Maxfli Tour vs Tour X: Tested & Reviewed

By Nick Heidelberger

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Maxfli Tour vs Tour X golf balls

It’s official, low and mid-handicap golfers no longer need to pay premium prices to play a premium performance golf ball, thanks to the Maxfli Tour and Tour X. 

Sure, the Pro V1 & Pro V1x have earned their place as the unofficial gold standard of premium golf balls, but the budget-friendly alternatives from Maxfli, the Tour and Tour X, are proof you can harness top-end performance without the nauseating price.

We took both of these Maxfli models out for a spin to compare how they performed against each other, and the competition. Here’s our complete review of the Maxfli Tour and Tour X golf balls.

Spoiler Alert: Maxfli Tour & Tour X Final Verdict

Maxfli’s premium offerings are really impressive. The biggest takeaway from our testing was the control around the greens, but we were also impressed with the distance off the tee, and everything in between. We also found these balls to be highly durable, as there were no scrapes or scuffs on any of the balls we tested.

Mid and low-handicap golfers with swing speeds of 95+ mph who want distance off the tee, like to shape shots, and need a ball that’s crafty around the greens, but are tired of spending $50 or more on a dozen balls, should give these a try.

Maxfli Tour and Tour X Overview

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Before we detail how the Tour and Tour X performed in our testing, let’s take a look at how the two balls compare to each other, the pros and cons, and which option is likely the better fit for you.

Maxfli Tour & Tour X Golf Balls

Maxfli Tour and Tour X Specs

While both balls are urethane-covered, higher compression balls, there are some subtle differences between the Maxfli Tour and Tour X. Most notably, the Tour X is a four-piece ball, while the Tour is 3-pieces. The X also has a slightly higher compression, which helps it reach higher top-end distance.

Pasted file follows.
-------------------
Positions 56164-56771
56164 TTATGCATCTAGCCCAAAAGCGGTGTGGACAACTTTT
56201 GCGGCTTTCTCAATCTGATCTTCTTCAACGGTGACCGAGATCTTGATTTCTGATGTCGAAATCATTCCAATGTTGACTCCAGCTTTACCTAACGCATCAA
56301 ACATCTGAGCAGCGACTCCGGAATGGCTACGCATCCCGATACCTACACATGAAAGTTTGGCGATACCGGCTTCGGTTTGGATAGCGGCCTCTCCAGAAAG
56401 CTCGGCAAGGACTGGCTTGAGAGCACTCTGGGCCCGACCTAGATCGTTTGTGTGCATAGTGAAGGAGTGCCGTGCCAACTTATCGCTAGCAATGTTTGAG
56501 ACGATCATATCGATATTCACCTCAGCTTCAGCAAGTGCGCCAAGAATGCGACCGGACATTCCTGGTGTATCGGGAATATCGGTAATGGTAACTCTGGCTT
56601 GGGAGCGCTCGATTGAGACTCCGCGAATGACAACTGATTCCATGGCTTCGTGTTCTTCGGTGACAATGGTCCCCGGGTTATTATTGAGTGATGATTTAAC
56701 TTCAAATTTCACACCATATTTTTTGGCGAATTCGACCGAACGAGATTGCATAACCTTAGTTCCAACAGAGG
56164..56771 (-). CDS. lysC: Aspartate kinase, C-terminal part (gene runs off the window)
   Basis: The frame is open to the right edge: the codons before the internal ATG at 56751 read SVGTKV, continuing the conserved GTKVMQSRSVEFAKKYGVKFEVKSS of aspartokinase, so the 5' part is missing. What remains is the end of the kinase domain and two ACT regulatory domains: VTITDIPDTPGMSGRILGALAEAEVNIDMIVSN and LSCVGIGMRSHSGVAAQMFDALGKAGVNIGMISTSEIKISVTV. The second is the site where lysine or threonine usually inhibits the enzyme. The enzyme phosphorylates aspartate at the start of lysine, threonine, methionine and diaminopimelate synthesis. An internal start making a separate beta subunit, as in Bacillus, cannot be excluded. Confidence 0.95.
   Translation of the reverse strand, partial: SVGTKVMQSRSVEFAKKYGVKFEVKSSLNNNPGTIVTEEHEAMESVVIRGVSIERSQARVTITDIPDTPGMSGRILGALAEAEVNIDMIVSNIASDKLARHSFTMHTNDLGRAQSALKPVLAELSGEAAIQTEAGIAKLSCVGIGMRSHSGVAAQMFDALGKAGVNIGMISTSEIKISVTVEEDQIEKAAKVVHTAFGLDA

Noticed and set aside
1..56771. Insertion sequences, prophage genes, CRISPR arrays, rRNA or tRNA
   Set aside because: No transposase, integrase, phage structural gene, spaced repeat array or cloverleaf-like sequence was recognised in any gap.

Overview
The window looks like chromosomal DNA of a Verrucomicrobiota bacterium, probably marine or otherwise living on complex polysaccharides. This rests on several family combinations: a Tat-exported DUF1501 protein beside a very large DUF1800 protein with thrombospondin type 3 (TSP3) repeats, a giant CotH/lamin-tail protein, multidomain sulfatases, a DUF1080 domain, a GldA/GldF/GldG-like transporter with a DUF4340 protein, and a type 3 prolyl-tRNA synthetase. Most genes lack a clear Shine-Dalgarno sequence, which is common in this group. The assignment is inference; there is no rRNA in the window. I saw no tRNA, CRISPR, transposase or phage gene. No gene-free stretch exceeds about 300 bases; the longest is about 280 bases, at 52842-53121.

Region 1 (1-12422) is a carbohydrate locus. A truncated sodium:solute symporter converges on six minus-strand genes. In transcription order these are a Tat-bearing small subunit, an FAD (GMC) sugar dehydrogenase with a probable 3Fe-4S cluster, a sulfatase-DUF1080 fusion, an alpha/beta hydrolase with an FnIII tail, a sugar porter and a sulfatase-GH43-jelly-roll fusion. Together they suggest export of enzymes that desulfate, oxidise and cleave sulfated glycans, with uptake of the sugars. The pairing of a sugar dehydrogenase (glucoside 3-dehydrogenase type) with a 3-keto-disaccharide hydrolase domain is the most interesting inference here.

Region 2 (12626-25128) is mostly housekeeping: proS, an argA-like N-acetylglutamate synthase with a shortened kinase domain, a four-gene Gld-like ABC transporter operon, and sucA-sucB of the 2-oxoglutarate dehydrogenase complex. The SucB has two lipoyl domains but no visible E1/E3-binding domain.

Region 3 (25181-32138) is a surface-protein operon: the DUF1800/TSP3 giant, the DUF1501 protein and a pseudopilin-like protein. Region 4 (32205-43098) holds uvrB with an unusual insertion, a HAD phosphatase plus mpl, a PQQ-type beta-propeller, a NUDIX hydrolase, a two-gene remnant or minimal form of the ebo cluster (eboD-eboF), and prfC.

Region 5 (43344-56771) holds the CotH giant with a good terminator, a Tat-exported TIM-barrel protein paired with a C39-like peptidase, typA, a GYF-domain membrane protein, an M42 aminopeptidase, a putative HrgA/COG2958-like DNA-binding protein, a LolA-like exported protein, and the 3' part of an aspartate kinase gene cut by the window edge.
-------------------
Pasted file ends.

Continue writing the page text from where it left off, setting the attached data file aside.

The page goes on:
Maxfli Tour

Maxfli Tour X


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$40 | SHOP NOW







Spin (Driver-Iron-Greenside)









Player Profile

95+ mph swing; prioritizes short game, wants penetrating ball flight

95+ mph swing; prioritizes distance, wants higher ball flight

Tour & Tour X Pros & Cons

Given the price and performance, there’s a lot to love about the Tour and Tour X balls from Maxfli, but like any ball, they’re not for every golfer. 

The better control you have over your shot shape and trajectory, the better this ball fits your game. Golfers who sometimes struggle with a hook or slice may find these balls to be unforgiving and would benefit more from a ball that prioritizes straight flight over spin. 

RELATED: The Straightest Golf Balls to Cure Your Slice or Hook

Similarly, the higher compression ratings of these balls mean they’re best for players with faster swing speeds. Players with slower swing speeds (even low-handicappers) may see better performance from a softer, lower-compression ball. Low handicappers who don’t swing fast enough to reap the performance of these balls should consider the Maxfli Tour S, the lower-compression sibling to the Tour and Tour X.


  • Excellent greenside spin and control
  • Premium-level distance
  • Workable
  • Urethane cover
  • One of, if not the best value premium ball of 2023


  • On the firm end; Players who need a softer ball should consider Maxfli Tour S
  • While workable, not forgiving to golfers who hook or slice

Which Golfers Should Play the Maxfli Tour?

Maxfli Tour
The Maxfli Tour golf ball in gloss white